Donald S. Smith, an anti-abortion crusader who was both the writer and the executive producer of “The Silent Scream,” a controversial 1984 documentary that professed to show a fetus experiencing distress and pain during an abortion at 12 weeks, died on Jan. 30 in Wenatchee, Wash. He was 94.
Crusade for Life, the anti-abortion organization he founded, posted the news of his death on its website.
Mr. Smith was working in public relations and advertising when he began to turn his attention to the abortion issue. He and Dr. Bernard N. Nathanson, an obstetrician-gynecologist who had once performed abortions but had become an abortion opponent, joined forces to make “The Silent Scream” through American Portrait Films, a company Mr. Smith had formed.
Mr. Smith’s promotional efforts included distributing videocassette copies of the movie to every member of Congress and every justice on the Supreme Court, as well as various state officials. The movie was widely criticized as exploitative and scientifically suspect by Planned Parenthood and other groups, but it became a pivotal weapon of the anti-abortion movement.
“Accurate or not,” The Los Angeles Times wrote in 1985, “the 28-minute film — translated into six languages and seen by millions on television news reports and religious shows and in private screenings before school and church groups — has intensified the longstanding fight over abortion and turned it into a high-tech propaganda war.”
Mr. Smith called the film “the atom bomb of the anti-abortion movement.” His biography on the Crusade for Life website says “The Silent Scream” “has become the most viewed piece of anti-abortion information in the world.”
Donald Schellin Smith was born on June 19, 1924, in Chicago to Donald Francis and Minnie Helen (Schellin) Smith. He served in the Army Air Corps during World War II and earned degrees in philosophy and physical sciences at the University of Chicago.
After working as an instructor at Keesler Air Force Base in Mississippi, he became a technical writer at Hughes Aircraft in California and then started a public relations and advertising concern, Donald S. Smith Associates, in Anaheim, Calif.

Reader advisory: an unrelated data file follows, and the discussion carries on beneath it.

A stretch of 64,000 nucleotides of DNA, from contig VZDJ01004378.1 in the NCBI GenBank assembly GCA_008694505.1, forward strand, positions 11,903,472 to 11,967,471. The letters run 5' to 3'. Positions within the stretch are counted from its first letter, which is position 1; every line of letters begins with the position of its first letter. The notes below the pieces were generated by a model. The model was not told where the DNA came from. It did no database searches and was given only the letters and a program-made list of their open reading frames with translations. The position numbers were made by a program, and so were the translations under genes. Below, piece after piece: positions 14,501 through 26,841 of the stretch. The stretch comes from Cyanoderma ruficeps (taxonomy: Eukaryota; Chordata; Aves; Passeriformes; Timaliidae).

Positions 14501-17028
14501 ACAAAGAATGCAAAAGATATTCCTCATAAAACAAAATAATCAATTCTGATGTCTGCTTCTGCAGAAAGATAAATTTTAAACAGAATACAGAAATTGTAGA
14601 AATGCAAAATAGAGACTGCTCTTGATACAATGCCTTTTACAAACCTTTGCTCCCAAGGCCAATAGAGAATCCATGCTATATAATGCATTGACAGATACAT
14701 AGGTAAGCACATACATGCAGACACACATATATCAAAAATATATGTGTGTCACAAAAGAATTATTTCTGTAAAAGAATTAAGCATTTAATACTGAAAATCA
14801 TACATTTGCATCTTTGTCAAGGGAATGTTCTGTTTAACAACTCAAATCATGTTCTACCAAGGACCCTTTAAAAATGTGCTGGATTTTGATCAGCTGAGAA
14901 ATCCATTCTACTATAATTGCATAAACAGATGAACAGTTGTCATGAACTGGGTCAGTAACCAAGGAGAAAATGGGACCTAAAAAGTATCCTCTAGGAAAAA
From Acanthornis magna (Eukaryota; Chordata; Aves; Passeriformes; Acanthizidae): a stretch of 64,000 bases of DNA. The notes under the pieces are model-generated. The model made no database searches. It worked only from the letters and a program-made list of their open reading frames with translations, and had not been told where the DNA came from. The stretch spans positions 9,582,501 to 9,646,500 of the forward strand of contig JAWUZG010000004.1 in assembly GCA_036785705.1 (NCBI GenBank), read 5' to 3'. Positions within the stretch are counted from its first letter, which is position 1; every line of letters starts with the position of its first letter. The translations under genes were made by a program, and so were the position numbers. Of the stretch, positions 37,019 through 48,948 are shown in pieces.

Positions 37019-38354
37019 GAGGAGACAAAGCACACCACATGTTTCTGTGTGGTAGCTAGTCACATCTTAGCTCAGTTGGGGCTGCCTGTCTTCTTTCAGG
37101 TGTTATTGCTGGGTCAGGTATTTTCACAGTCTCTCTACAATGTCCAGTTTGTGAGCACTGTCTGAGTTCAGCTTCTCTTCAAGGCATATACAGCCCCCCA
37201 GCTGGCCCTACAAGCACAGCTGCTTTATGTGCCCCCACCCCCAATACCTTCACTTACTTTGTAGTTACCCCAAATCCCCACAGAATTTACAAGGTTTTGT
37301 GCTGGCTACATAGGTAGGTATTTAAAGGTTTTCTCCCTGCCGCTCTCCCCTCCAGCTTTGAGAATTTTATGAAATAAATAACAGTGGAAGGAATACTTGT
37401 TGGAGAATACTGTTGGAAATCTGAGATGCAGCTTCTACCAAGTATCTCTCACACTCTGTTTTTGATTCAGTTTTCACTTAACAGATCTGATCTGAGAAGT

He founded Crusade for Life in 1970 and turned his attention to making anti-abortion materials. In the 1980s, for a documentary he was making called “Conceived in Liberty,” he approached Dr. Nathanson, whose anti-abortion efforts had included showing sonogram images of an abortion. Mr. Smith wanted to borrow some for his film.
The two men decided to make an entire film built around the sonogram imagery, with Dr. Nathanson the on-camera narrator.
“We see the child’s mouth wide open in a silent scream,” Dr. Nathanson, who died in 2011, says about 17 minutes into the film.
Abortion rights advocates and some medical experts called the scene manipulative, explaining that a 12-week-old fetus does not have a brain or developed neural pathways and therefore, they argued, cannot experience pain.
Among the movie’s admirers was President Ronald Reagan. In January 1985, addressing a large anti-abortion rally in Washington, he called it “chilling documentation of the horror of abortion.”
Among Mr. Smith’s other efforts for his cause was “Innocent Blood: America’s Final Trial,” a novel he published in 2010. It is the story of a fictional South Carolina governor who becomes president and — as the description on Crusade for Life’s website puts it — “overrides the U.S. Supreme Court with a powerful creative strategy that assures unalienable protection for the unborn child from the moment of conception.”
Mr. Smith married Virginia Lyons in 1946; at her death they had been married 55 years. Mr. Smith, who moved to Washington State from California in 2012, is survived by three sons, Allan, Philip and Andy; three daughters, Pamela Dongilli, Marcie Holder and Claudia Segger; 18 grandchildren; and seven great-grandchildren.
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